DC Shuttle …
DeVos Testifies Over Department’s New Borrower Defense Rules. U.S. Education Secretary Betsy DeVos testified at a House Education and Labor Committee hearing to answer questions about her handling of a program meant to provide debt relief to federal student loan borrowers defrauded by for-profit colleges. The secretary’s appearance came days after the Education Department revealed its updated formula for processing debt-relief claims made under the statue known as “borrower defense to repayment.” The most significant change involves using a sliding scale based on a borrower’s wages to determine loan forgiveness. While the House Republicans defended DeVos’s authority to provide partial loan forgiveness, Democrats argued the new formula to be inherently unethical and unfair to the defrauded borrowers. DeVos continued to reiterate that she had inherited “a broken system from the Obama administration” that caused her department to design borrower defense rules and loan relief from the ground up. However, memos reported by NPR this week showed that the past administration’s education officials had recommended former Corinthian Colleges and ITT Tech students, who make up the majority of defrauded students applying for loan relief, receive total loan relief as the schools provided no substantive value to the students. Read more in The Washington Post and Politico.
Congress Finalizes Bill to Restore Funding for Minority Serving Institutions, Streamline FAFSA. The House and Senate both passed a bipartisan amended bill to permanently restore $255 million of funding to minority serving institutions (MSIs) and simplify the FAFSA. Last week, the Senate introduced an amendment to the FUTURE Act that proposed paying for the MSI funding through savings from simplifying the FAFSA and reducing paperwork for borrowers on income-driven repayment plans. After working with Senate HELP Committee Chair Lamar Alexander (R-TN) and Ranking Member Patty Murray (D-WA), the House passed changes to the bill on a 319 to 96 vote, which was followed by a Senate passage under unanimous consent. The legislation will now head to President Trump, who indicated that he was prepared to sign the previous version of the bill that passed the Senate last week. Read more in The New York Times and Education Dive.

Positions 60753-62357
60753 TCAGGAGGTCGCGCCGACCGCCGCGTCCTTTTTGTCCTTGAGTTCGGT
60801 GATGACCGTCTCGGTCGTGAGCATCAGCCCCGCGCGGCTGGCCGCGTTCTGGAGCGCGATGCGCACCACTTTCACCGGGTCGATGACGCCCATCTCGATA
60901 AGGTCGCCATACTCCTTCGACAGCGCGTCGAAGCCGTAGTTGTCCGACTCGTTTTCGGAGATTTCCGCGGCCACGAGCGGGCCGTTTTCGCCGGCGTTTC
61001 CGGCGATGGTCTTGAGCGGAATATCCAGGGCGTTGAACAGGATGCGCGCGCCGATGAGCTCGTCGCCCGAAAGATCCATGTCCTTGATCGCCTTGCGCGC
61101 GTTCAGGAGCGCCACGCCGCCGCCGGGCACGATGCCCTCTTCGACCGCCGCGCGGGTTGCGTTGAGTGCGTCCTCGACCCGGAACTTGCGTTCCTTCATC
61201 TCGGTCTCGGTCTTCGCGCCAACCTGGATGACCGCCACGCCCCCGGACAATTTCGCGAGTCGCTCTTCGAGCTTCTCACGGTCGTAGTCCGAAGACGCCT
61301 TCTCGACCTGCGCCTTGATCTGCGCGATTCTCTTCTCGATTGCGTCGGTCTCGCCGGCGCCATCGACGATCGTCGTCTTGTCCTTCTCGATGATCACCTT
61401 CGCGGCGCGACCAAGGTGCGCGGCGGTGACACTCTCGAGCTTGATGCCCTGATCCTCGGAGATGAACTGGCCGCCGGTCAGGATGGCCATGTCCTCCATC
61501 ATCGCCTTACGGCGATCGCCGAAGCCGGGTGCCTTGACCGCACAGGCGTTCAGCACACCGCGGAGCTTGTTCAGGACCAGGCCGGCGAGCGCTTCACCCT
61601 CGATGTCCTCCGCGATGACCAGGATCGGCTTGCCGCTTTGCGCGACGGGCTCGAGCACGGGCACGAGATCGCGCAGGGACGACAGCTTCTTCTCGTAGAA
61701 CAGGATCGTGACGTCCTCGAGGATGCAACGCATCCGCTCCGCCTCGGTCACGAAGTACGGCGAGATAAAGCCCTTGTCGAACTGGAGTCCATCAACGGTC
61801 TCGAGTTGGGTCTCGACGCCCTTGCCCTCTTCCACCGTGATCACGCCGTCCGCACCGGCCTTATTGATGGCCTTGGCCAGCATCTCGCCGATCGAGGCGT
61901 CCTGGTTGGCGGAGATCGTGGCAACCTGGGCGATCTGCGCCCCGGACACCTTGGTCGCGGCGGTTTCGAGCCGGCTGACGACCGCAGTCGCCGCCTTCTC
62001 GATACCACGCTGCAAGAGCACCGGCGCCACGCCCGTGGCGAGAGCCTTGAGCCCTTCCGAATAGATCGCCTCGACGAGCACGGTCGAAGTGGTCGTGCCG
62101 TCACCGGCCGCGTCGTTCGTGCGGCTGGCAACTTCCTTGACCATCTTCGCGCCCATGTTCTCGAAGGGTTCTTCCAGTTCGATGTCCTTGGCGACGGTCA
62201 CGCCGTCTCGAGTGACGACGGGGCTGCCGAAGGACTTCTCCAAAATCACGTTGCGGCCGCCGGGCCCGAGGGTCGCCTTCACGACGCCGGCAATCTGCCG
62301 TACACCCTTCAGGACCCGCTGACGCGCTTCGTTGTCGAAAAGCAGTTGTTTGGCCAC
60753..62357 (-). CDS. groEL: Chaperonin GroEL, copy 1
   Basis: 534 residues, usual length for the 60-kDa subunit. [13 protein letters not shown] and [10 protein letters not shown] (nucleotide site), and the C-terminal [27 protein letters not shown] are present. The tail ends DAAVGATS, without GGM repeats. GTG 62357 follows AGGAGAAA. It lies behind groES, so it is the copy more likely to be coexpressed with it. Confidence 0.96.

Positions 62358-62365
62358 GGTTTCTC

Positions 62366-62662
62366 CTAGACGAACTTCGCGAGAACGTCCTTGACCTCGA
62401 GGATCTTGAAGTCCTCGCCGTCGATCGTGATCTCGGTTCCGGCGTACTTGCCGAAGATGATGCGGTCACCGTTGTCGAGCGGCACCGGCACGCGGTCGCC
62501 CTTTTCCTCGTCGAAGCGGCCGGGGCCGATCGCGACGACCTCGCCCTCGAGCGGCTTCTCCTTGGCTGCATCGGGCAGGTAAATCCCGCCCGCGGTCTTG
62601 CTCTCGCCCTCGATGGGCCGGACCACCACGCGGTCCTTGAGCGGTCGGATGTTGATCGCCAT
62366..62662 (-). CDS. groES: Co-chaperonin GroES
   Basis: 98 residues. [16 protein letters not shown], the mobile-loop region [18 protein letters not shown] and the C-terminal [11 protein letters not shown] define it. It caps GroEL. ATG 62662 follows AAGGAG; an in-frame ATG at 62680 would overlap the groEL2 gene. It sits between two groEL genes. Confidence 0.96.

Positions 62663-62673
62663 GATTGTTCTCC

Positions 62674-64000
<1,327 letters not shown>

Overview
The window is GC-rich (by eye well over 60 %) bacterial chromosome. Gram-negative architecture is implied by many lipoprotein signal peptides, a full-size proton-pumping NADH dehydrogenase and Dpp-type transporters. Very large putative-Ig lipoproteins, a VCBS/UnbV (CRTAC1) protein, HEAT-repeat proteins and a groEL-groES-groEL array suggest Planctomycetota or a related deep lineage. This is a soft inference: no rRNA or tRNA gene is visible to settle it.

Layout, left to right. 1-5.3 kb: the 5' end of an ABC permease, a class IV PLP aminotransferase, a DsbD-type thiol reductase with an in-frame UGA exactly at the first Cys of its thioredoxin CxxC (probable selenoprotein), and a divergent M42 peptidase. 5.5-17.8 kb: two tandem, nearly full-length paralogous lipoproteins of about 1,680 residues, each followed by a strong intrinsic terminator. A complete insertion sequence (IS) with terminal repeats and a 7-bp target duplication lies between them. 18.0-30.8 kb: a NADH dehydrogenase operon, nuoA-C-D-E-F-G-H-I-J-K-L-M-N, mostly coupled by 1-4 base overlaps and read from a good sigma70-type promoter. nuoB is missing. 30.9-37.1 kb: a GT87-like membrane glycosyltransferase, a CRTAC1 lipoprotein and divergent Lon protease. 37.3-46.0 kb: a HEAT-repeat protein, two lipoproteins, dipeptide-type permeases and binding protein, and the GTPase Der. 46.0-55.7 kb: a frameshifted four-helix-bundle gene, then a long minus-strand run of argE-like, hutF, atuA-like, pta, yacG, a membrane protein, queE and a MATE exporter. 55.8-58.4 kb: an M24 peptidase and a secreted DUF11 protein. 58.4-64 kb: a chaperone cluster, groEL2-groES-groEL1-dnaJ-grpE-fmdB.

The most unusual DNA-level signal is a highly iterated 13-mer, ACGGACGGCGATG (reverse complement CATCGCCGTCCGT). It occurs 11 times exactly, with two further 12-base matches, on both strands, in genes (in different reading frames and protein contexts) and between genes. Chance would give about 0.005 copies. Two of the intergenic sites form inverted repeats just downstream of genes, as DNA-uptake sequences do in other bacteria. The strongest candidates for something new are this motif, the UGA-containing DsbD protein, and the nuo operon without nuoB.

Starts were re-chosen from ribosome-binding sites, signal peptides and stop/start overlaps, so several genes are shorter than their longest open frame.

FTC Reaches $191M Settlement with University of Phoenix in Marketing Lawsuit. The University of Phoenix, and its parent company Apollo Education Group, agreed to a $191 million settlement in a lawsuit brought by the Federal Trade Commission (FTC) accusing the for-profit school of misleading students with false advertising. The lawsuit alleged that the university created deceptive ads that led students to believe major companies worked with the school to create job opportunities for graduates. As a part of the settlement, the university will pay the FTC $50 million and cancel $141 million in student debt. Read more in Education Dive and The Washington Post.
We publish the DC Shuttle each week featuring higher ed news from Washington collected by the New England Council, of which NEBHE is a member. This edition is drawn from the Higher Education Update in the Council’s Weekly Washington Report of Dec. 16, 2019. For more information, please visit: www.newenglandcouncil.com.
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